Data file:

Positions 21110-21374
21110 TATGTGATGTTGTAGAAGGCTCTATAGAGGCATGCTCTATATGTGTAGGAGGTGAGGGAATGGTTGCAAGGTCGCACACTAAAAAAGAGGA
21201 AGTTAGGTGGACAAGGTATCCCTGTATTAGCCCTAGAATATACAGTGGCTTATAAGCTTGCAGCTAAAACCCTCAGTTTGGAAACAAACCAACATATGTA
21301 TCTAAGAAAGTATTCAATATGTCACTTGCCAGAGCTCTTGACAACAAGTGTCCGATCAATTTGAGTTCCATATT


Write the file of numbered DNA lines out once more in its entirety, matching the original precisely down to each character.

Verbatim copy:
Positions 21110-21374
21110 TATGTGATGTTGTAGAAGGCTCTATAGAGGCATGCTCTATATGTGTAGGAGGTGAGGGAATGGTTGCAAGGTCGCACACTAAAAAAGAGGA
21201 AGTTAGGTGGACAAGGTATCCCTGTATTAGCCCTAGAATATACAGTGGCTTATAAGCTTGCAGCTAAAACCCTCAGTTTGGAAACAAACCAACATATGTA
21301 TCTAAGAAAGTATTCAATATGTCACTTGCCAGAGCTCTTGACAACAAGTGTCCGATCAATTTGAGTTCCATATT